There is the childhood friend who now lives not too far up these congested DFW roads -- a woman who has felt too much pain, pain that was not deserved, pain that is particularly tortuous because it came from the actions of someone she loved with her whole heart. I admire how much she does, without help, for her children. She plays a role in my life that is unmatched by anyone, because hers is the strongest voice counseling forgiveness, urging patience, promoting love.
And there is the woman who has been there for me like no other, through layer upon layer of crap -- the woman who recruited me to run my first half-marathon, who consistently answered her phone in the middle of the night when I literally thought I couldn't take one more bit of pain, who sat with me in my car and cried after I learned an awful, unthinkable truth. What I would do for her .... I love how she listens and cares. I love how she tells me things I need to hear even when she knows I probably do not want to hear them. She could teach a seminar on what it means to truly be a friend.
There are other great women too ...
... the childhood friend who says both her first and last name every time she leaves a message on my voice mail, even though she is one in a million. She is getting married this fall. It will be the first time in such a long time that I have been excited about going to a wedding...
... my daughter's Godmother, with a soul so pure and nurturing, who one day -- back when I was pregnant with Olivia and so worried about what doctors were telling us -- made me laugh and feel good about myself with words I will never forget...
... the gal across town who looks like she just stepped out of a catalogue and says what she thinks without apologies. She reminds me of myself when I had more energy, NOT because I ever once looked like I stepped out of a catalogue, but because I once spoke with the same zeal. She can always be counted on for a favor, and, wow, if only I could organize my life half as well as she organizes a party...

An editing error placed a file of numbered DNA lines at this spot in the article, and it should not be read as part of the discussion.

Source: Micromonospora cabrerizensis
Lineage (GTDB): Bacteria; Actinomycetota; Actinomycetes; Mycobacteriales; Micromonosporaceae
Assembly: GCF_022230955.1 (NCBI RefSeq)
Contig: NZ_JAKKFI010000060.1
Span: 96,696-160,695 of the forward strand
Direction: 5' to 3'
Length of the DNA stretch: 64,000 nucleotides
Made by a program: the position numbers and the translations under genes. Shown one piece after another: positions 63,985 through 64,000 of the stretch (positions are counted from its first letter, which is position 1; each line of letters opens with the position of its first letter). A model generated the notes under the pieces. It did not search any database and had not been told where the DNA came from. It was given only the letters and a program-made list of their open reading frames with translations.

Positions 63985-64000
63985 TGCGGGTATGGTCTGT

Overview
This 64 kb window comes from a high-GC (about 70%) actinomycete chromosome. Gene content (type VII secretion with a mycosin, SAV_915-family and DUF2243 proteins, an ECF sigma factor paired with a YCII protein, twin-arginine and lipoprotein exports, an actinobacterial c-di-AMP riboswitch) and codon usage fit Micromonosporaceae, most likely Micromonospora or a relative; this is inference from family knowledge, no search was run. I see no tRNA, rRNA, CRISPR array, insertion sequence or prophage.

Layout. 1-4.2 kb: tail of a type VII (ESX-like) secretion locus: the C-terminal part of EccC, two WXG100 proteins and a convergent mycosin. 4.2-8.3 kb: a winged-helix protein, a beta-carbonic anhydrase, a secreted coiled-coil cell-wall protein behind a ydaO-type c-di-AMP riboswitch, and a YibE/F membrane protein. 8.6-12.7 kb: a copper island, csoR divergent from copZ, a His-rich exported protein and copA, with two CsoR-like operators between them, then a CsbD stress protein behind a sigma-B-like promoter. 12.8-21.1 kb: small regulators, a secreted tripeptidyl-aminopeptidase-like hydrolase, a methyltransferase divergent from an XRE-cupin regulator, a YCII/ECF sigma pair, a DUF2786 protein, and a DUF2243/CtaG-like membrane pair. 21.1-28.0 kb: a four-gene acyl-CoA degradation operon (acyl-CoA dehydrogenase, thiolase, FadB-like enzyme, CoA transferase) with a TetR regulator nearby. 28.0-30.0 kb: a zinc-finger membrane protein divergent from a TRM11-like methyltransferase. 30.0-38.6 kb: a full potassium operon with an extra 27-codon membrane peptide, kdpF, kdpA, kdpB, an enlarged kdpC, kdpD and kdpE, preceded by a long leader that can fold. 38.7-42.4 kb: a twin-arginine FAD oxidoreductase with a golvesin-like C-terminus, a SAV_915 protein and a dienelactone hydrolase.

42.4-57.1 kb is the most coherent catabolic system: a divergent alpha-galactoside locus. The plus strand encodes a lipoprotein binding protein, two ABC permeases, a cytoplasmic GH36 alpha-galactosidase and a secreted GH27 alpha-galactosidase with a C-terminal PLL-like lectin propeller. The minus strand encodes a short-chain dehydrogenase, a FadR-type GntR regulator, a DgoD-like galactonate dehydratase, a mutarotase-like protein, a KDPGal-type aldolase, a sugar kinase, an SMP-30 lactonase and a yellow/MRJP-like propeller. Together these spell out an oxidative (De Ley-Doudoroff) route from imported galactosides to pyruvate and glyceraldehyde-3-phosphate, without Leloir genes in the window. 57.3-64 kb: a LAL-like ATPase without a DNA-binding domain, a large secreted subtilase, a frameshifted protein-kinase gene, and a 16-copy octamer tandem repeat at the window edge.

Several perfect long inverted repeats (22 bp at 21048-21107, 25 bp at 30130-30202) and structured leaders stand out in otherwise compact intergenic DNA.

...another autism mom whom I have known for a while but am just now getting the chance to really know. She understands way too much, which, unfortunately, is an indicator of how much she has had to endure. But, oh, how I am so grateful to know someone who understands my life on so many levels. She is such an example of dignity, such a model of strength ...
... the moms I have met through this blog, through autism. May God bless them all, and their precious children. The women who, like me, find some solace in the written word, who strive for a way to make sense of a disorder that has robbed our children of way too much, who pour out their fears, their heartaches and their joys in this great big blogosphere because therapy is expensive, and Lord knows we need as much therapeutic release as we can get, in whatever form we can get it.
My life is not exactly how I envisioned it would be, not even close.
But these women, these wonderful mothers, are so much more than I could have hoped for when it comes to friends.
You know who you are ... love to each of you ...